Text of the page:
When the term POV comes up in the critique group I cringe. At least I did until recently. Last fall when I attended Heart of America Christian Writers Conference in Kansas City, Angela Hunt talked about POV—Point of View.
There is First Person POV. The “I” person is sharing their personal story. This is often used in memoirs.
The Second Person POV: you, yours, yourself is used in letter writing or possibly a speech.
In the Third Person Omniscient POV an all-knowing narrator not only reports the facts but may also interpret events and relate the thoughts and feelings of any character. Charlotte’s Web by EB White is a good example.
Much of what I read is written in Third Person Limited POV. My problem—my fiction work often has talking heads or someone sticking in their thoughts where they shouldn’t be.
|Angela Hunt’s Facebook|
I’ll admit I’m not the best teacher on POV, but I’m beginning to recognize when I’ve interjected words where they can’t be if the material is written correctly.
There is a new novel buzzing around in my brain. Sometimes I fall asleep thinking about which character said what. I’ve decided the story is told by the ex-wife and her teenage son. Two people using third person limited POV.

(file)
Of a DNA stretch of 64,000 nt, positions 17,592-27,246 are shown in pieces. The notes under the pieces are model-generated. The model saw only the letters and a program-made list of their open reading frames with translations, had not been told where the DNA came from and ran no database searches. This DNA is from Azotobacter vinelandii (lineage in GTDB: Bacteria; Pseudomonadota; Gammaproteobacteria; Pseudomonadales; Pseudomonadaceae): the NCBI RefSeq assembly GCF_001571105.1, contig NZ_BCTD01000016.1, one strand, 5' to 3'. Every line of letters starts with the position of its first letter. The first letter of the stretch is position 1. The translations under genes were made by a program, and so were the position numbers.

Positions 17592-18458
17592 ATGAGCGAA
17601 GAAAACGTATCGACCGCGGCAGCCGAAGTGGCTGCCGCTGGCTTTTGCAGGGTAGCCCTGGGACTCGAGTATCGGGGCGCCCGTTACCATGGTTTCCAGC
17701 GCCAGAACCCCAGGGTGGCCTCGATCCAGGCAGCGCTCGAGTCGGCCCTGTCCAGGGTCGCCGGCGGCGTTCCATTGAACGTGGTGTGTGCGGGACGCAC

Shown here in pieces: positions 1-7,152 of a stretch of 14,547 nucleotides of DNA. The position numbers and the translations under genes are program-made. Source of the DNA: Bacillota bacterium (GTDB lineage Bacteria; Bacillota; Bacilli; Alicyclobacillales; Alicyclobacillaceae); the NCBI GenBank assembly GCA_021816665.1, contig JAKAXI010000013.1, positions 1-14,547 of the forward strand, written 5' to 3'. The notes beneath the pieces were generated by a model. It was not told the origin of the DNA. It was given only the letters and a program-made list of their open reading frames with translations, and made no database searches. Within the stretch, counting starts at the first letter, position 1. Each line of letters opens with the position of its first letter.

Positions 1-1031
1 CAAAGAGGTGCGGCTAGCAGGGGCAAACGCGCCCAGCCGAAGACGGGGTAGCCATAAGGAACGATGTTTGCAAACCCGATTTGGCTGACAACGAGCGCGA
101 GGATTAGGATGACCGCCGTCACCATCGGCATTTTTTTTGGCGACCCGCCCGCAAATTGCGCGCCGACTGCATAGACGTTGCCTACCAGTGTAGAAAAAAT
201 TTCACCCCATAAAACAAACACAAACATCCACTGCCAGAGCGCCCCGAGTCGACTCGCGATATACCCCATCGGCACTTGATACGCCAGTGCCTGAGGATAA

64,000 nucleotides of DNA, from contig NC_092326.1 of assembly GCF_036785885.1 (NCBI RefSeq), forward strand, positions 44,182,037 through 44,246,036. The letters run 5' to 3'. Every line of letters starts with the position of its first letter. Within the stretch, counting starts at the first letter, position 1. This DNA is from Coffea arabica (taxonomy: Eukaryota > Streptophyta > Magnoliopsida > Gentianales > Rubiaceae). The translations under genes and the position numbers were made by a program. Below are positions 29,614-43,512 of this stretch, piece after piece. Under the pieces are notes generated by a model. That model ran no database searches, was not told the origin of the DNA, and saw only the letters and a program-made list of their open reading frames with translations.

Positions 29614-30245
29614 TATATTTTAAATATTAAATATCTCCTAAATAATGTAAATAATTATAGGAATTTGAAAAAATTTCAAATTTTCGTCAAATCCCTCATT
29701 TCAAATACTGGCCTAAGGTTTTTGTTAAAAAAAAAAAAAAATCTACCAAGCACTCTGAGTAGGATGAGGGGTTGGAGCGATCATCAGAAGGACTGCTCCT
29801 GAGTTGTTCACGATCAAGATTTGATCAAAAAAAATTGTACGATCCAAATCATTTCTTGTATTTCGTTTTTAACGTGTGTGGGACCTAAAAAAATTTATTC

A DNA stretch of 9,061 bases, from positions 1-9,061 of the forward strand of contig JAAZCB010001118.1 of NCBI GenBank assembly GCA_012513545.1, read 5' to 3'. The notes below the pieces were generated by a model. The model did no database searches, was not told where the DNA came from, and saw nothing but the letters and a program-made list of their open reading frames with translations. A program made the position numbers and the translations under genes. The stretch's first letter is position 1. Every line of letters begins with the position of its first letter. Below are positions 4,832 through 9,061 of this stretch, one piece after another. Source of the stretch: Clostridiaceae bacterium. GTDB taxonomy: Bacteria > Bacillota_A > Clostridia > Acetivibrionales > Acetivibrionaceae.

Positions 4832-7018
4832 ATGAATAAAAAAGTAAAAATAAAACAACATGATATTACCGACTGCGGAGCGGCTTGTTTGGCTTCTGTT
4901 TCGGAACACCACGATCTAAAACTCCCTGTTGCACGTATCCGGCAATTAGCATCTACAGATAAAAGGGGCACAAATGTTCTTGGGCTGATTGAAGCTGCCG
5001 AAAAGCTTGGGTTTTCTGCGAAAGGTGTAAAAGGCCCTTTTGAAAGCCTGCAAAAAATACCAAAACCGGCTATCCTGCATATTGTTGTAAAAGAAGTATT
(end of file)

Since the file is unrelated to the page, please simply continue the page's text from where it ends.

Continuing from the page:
Sound asleep I woke up, sat up in bed with a blazing revelation. “They can’t say that. No one can know what happens in the hall. The wife is in the restroom and the son in a hospital bed.” Wow!
Today I picked up a book, I’m assuming should be third person limited POV. The stilted dialogue might not bug me if I could figure out who is where and when. A young single woman is sharing her story. When a young single man comes along she thinks he couldn’t possibly like her for more than a friend, he’s good looking and she’s homely.
The single story teller gives lots of back story before she meets the guy. While they are talking we get his thoughts. “Wow, her smile is gorgeous and she doesn’t wear a ring.” Then back to her sharing her life history with him—much of what we know from the back story.
He thinks, “Wow, maybe God sent me here to marry this woman.” (Hallmark I understand—at least they give a few days instead of minutes.)
When the young lady suggests he have lunch with her family he accepts. When the two young people walk out of the restaurant, we have the dialogue from the parents. “They’re going to get married aren’t they?”
Okay, so maybe the author is writing in Third Person Omniscient—but I don’t get it. Think I’ll try and learn the Third Person Limited well before I put my novel in the computer.
My random writing thoughts for today.
Katherine J. Crawford, author of Capsules of Hope: Survival Guide for Caregivers, is published in sixteen compilations and numerous articles. Known as the Lionhearted Kat, she resides in Omaha, Nebraska. Visit Kat’s website lionheartedkat.com.Read her journal through breast cancer and the loss of her husband: www.caringgiver/visit/org.
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